Is religion necessary for morality?
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KünyeBahcekapili, H.G., Yilmaz, O. (2017). Is religion necessary for morality? Religion, Brain & Behavior, 7(4). 279-281, http://dx.doi.org/10.1080/2153599X.2016.1249924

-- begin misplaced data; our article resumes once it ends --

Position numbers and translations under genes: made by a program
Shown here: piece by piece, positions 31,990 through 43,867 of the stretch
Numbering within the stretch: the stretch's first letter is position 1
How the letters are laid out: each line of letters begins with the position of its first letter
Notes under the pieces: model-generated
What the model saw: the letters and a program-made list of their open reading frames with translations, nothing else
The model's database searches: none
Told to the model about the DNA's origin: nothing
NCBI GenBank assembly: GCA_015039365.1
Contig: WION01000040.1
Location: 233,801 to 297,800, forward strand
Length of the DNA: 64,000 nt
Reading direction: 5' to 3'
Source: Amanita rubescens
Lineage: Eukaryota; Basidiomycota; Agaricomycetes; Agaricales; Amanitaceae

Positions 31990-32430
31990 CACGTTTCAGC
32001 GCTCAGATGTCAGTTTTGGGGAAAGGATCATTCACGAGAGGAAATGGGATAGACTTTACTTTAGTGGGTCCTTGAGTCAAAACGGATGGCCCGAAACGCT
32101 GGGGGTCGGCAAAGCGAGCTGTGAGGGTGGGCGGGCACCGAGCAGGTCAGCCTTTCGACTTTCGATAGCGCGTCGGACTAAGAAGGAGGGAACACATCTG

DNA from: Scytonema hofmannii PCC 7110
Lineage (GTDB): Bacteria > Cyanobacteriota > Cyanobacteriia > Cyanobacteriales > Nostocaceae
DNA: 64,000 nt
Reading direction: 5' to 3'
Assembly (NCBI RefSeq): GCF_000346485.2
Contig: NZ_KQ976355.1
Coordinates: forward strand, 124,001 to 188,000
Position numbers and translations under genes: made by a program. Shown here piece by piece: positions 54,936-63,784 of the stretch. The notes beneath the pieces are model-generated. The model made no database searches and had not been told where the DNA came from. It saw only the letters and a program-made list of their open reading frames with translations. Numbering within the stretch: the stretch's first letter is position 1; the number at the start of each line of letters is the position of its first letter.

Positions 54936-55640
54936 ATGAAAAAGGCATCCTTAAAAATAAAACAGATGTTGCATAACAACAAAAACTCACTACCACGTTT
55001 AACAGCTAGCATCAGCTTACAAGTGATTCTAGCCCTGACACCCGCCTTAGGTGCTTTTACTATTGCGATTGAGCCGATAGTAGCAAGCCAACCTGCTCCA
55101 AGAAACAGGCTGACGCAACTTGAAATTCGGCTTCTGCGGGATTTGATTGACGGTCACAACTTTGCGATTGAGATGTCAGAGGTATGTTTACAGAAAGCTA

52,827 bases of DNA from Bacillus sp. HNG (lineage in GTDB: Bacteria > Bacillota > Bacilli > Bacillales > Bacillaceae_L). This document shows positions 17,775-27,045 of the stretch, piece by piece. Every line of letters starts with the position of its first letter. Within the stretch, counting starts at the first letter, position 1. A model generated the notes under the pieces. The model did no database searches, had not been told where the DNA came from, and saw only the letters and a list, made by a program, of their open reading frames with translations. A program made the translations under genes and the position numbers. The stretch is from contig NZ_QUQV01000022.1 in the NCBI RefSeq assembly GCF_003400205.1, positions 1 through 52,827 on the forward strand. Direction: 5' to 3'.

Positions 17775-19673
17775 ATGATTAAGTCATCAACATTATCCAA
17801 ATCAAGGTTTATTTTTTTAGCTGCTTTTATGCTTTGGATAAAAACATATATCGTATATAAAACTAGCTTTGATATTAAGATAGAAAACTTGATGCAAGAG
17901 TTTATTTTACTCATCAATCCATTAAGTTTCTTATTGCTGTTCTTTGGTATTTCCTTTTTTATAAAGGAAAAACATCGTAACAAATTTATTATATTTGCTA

As a possible Hilbert question in the scientific study of religion, this article tries to explicate one specific relation between religion and morality: whether religion is necessary for morality. More specifically, how does the introduction of religion transform morality? The article operationalizes morality as normative and meta-ethical judgments and tries to specify ways to answer the question at three different levels: phylogenetic, historical, and ontogenetic. At the phylogenetic level, the possibility of moral judgments in non-human (and non-religious) primates is explored. At the historical level, a way to explore the question of how the rise of religions with Big Gods transformed morality is proposed. At the ontogenetic level, the effect of religious training in childhood and a shift to non-belief in adulthood on morality is explored. Finally, investigating the reverse causal influence (i.e., moral beliefs transforming religiosity) and the role of religious rituals (rather than religious beliefs) on morality are proposed as future directions.